United given a 'reality check', admits Solskjaer
Ole Gunnar Solskjaer admitted Manchester United had been handed a reality check after Paris Saint-Germain cruised to a 2-0 win in the Champions League last-16 first leg.
Solskjaer was beaten for the first time in 12 matches as United's interim manager as second-half goals from Presnel Kimpembe and Kylian Mbappe rocked Old Trafford.
United also had France star Paul Pogba sent off in the final moments, ruling him out of the second leg in Paris next month.
It was a dispiriting evening for Solskjaer, who had sparked such enthusiasm among United's players and fans since replacing the sacked Jose Mourinho in December.
Solskjaer conceded United, who managed only one shot on target in a tame display, had fallen short of the quality required against top sides like the French champions.
"Today is a reality check for us on the level of top teams. They had the momentum after the first goal and controlled the game," Solskjaer said.
"You could see that we hadn't played at this level for a while and we will have to learn.
"It was an experience that can go either way, it's not going to be a season-defining one, it's one we have to learn from."
Pogba's dismissal was the culmination of a surprisingly subdued performance from the man who had been so influential in United's revival under Solskjaer.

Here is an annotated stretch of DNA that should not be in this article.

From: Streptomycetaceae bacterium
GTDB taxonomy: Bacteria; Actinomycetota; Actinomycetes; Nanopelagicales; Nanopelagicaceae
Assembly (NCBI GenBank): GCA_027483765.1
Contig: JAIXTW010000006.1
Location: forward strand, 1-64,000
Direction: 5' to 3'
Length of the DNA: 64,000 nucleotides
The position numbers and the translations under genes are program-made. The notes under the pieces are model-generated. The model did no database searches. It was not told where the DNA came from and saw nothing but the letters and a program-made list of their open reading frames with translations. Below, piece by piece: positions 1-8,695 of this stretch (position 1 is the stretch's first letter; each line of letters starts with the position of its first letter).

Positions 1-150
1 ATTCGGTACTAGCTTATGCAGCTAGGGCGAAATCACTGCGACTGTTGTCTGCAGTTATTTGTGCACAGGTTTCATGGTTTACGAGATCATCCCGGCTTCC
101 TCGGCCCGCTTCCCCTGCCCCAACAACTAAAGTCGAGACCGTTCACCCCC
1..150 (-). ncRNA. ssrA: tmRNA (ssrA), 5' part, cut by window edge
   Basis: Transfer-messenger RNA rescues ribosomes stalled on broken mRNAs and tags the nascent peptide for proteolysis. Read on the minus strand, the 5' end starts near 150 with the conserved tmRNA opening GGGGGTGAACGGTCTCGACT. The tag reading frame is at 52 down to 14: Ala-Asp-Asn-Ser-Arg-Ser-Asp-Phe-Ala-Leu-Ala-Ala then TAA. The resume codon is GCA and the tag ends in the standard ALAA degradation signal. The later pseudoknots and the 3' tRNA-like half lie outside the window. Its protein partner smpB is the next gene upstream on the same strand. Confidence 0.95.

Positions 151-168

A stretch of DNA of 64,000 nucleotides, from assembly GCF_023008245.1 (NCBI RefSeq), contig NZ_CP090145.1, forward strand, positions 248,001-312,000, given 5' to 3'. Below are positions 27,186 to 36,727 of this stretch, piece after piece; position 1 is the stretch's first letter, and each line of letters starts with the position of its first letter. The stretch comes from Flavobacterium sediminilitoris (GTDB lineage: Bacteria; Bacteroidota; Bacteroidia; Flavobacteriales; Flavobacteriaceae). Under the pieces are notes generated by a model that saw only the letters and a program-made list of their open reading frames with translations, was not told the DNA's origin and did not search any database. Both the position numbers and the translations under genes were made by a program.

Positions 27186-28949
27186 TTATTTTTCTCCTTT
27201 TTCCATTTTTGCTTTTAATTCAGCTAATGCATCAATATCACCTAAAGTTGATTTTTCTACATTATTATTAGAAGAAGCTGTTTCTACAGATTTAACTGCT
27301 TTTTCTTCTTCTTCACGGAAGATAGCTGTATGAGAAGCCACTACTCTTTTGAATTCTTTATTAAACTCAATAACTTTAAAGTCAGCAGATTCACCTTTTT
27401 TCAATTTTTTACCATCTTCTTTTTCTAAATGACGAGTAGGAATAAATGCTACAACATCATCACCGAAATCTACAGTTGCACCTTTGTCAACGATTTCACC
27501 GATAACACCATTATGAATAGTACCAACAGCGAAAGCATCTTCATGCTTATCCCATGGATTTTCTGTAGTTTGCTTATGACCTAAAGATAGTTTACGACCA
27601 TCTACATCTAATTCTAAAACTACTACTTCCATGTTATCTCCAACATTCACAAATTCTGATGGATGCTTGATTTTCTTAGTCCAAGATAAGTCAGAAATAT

But Solskjaer claimed Pogba did not deserve to get a second booking for his challenge on Dani Alves.
"Paul is trying to get his body across and Dani Alves is clever enough to put his foot in there. Paul wants to shield the ball, he's unlucky," he said.
United's cause was not helped by injuries to Jesse Lingard and Anthony Martial and Solskjaer admitted the loss of that duo's pace was a blow.
"We had quality players to come on but Lingard and Martial give us something and let's hope they are not too serious," he said.
"They are muscle injuries, we have to wait a couple of days."
United now face a huge task to reach the quarter-finals and Solskjaer called on his stars to produce a vastly improved display in the French capital.
"Mountains are there to be climbed aren't they? You can't lay down and say this is over," he said.
"We will go there, play our game and improve from today."
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